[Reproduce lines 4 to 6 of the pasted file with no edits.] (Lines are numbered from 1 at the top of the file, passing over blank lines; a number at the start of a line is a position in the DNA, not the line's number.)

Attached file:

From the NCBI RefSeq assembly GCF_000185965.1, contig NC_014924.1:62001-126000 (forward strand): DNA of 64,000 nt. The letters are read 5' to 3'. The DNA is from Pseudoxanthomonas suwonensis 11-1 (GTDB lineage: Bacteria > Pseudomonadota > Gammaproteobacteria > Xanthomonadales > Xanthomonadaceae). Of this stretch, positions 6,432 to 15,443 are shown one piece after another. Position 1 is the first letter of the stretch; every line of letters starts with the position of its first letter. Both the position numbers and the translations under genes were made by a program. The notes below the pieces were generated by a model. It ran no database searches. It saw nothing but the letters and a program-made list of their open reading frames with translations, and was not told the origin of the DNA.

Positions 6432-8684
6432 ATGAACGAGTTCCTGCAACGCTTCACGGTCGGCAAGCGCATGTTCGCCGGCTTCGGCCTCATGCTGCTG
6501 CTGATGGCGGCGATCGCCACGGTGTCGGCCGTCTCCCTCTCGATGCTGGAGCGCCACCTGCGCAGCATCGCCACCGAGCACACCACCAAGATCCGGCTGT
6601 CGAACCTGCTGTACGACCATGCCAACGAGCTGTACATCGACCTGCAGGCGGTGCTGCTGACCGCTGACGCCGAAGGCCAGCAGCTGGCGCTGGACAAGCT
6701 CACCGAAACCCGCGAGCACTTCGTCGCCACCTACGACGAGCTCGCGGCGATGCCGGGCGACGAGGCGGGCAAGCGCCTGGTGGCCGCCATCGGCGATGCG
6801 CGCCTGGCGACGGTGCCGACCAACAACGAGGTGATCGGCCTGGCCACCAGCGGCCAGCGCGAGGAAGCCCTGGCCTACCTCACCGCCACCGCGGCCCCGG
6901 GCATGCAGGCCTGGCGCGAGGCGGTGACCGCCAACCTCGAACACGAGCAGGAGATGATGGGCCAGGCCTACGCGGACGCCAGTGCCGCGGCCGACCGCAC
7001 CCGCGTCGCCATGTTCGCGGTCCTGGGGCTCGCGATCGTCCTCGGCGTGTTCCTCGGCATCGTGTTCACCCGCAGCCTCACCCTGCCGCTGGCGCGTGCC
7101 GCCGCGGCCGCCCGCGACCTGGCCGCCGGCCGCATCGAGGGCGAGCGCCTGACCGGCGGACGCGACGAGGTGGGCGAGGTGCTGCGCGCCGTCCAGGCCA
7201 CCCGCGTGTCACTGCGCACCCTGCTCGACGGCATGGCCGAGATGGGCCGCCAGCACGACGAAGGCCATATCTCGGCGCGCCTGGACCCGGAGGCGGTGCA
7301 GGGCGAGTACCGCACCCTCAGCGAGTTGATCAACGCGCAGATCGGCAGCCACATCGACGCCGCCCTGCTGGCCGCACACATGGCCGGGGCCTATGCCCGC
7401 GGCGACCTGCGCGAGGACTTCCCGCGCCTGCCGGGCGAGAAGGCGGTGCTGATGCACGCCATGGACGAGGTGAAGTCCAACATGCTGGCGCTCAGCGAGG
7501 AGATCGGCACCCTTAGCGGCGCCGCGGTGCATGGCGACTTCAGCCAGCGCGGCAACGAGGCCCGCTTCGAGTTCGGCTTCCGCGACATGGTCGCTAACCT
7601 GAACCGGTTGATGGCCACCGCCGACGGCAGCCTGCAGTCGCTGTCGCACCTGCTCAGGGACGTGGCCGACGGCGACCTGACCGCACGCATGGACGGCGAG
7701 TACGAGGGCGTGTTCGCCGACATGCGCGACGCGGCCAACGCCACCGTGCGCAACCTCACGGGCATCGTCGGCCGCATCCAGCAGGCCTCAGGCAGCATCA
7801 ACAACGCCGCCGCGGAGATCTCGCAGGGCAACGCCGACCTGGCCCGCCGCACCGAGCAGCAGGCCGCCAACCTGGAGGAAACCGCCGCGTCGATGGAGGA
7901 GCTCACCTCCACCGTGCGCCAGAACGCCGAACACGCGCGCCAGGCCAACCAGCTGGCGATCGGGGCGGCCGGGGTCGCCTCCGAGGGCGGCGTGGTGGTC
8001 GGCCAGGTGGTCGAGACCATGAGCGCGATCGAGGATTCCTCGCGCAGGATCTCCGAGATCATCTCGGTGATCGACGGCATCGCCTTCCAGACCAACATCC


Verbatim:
6501 CTGATGGCGGCGATCGCCACGGTGTCGGCCGTCTCCCTCTCGATGCTGGAGCGCCACCTGCGCAGCATCGCCACCGAGCACACCACCAAGATCCGGCTGT
6601 CGAACCTGCTGTACGACCATGCCAACGAGCTGTACATCGACCTGCAGGCGGTGCTGCTGACCGCTGACGCCGAAGGCCAGCAGCTGGCGCTGGACAAGCT
6701 CACCGAAACCCGCGAGCACTTCGTCGCCACCTACGACGAGCTCGCGGCGATGCCGGGCGACGAGGCGGGCAAGCGCCTGGTGGCCGCCATCGGCGATGCG